Yamile Salazar has entrepreneurial spirit and an indomitable drive flowing through her veins. Her sewing business is so much more than an enterprise: it is a lifeline for around 90 people, the majority of them women, who sew in their homes the children’s clothes that Yamile designs and then sells.
As a child, this female entrepreneur had to leave school to help her mother sell hojuelas, a Colombian corn flour flatbread, on the streets of San Carlos, the Antioquia municipality where she was born. Doing her neighbors’ washing and cooking, and providing hairdressing for special events, challenges forced her to mature more quickly than any ten-year old should have to. Her strength in dealing with difficulties is inherited from her mother, who worked as household help to raise her daughter on her own. Her wages were not enough to cover basic needs, though. Yamile remembers how at that time everyone at home ate “from the same plate” because every grain of rice mattered.
Under these circumstances, Yamile started working young and learned that by saving, she could bring her dreams to life. At the age of 15, she moved to Medellín because her village was becoming increasingly violent and her mother feared for her safety. When she turned 18, she began studying at the Social Impact Foundation. At that moment, she decided that sewing was going to be her future. By the time she completed her studies, she knew she was going to create her own brand and have her own clothing workshop.
Nine years ago, after her daughter Ana Lucía was born, she discovered that children’s clothing could be good business and she shifted the course of her professional career. Using offcuts bought from wholesale firms she tailored garments from them.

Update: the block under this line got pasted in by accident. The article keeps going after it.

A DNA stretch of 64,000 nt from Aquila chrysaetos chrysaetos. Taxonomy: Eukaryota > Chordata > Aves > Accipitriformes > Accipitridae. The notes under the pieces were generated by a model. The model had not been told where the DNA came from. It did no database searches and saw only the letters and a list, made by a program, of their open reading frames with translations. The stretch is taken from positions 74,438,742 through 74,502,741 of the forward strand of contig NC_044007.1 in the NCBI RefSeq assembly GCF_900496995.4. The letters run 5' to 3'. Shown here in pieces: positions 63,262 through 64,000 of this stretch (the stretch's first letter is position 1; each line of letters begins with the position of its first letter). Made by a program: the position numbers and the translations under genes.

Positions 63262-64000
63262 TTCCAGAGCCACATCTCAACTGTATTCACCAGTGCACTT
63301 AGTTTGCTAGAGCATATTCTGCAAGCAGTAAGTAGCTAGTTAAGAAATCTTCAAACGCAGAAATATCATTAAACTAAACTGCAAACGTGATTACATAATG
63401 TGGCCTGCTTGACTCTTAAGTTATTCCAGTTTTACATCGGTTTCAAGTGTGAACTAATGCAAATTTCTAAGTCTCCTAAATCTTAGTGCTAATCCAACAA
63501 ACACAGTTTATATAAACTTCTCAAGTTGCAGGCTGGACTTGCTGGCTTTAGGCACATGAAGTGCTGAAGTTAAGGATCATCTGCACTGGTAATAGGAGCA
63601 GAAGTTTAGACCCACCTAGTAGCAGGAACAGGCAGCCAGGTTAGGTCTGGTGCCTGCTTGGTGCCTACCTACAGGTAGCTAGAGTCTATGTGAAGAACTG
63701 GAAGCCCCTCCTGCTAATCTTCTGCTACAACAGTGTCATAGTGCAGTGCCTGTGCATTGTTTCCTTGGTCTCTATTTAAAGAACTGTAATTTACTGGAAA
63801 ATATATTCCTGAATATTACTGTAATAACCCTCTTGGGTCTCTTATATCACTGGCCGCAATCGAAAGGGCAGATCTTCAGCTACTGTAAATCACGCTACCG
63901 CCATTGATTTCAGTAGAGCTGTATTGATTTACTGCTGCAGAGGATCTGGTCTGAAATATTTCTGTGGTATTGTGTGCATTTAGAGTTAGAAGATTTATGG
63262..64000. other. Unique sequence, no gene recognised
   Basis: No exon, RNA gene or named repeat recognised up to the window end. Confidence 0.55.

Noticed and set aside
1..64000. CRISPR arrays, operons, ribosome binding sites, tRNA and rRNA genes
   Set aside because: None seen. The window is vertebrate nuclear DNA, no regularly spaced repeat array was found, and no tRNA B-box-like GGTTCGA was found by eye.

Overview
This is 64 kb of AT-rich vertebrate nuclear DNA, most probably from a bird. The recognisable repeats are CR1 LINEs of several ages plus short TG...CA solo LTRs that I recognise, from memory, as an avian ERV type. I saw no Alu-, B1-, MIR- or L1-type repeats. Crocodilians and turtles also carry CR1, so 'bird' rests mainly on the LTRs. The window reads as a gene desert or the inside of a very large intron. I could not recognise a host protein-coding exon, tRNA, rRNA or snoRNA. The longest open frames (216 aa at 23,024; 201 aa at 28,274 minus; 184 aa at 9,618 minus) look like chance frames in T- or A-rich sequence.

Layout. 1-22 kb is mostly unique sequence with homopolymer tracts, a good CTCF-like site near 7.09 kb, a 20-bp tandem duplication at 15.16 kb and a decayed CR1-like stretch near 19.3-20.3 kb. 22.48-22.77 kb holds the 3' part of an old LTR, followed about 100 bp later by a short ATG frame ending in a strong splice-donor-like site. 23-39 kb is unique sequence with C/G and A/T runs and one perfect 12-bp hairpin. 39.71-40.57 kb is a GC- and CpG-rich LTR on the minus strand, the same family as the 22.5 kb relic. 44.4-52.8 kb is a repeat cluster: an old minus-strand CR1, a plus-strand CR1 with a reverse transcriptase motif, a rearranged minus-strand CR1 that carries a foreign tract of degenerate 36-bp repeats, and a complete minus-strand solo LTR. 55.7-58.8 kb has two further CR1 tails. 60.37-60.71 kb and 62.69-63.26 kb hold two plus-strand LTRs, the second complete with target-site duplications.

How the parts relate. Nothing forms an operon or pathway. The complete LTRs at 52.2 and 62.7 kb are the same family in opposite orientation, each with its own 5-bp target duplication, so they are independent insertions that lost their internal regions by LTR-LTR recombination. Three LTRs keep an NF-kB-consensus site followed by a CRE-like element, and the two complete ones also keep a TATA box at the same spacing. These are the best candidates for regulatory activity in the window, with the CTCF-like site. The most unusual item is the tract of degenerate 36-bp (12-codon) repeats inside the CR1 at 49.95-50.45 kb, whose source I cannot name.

The orders increased and the time had arrived to upgrade her premises and buy more stock. Since she had no credit history nor income to guarantee a loan, the only bank that supported her was Bancamía. BBVA Microfinance Foundation’s Colombian institution granted her first loan: “That was my gateway to success,” explains Yamile. “I bought two more modern sewing machines and more offcuts so that I could carry on sewing.”
During her customer visits to deliver orders, Yamile began meeting mothers who were heads of hosueholds with jobs that forced them to be away from their children. It was then that she decided to turn her business into a support point so that other women could work towards a better future thanks to sewing. She taught them all to sew and they began to join her workshop.
But Yamile didn’t want to be just a boss to these women. She wanted to provide them with tools so they too, could get ahead without having to leave the care of their children and families to others. So she asked Bancamía for new loans to buy more sewing machines. But this time not for her workshop … rather, so that her employees could work from their homes. Yamile cut the fabric and they finished making the garments in their homes.
Another challenge overcome … and a new dream on the go: making good-quality clothing for low-income people, garments that would sell for around two euros. Yamile started selling her clothes in street markets, taking on more people and creating her own production line with a cutting room, textile printing, distribution warehouse, assembly…
Today, her company “Angels & Princesses” has over 20 workshops that sew for her and is transforming the lives of around 90 people who from their homes to provide for their families. She is only 31 years old and she has already managed to create an entire network for the future for her employees. She has her whole life ahead of her … and many more milestones for “Angels & Princesses.”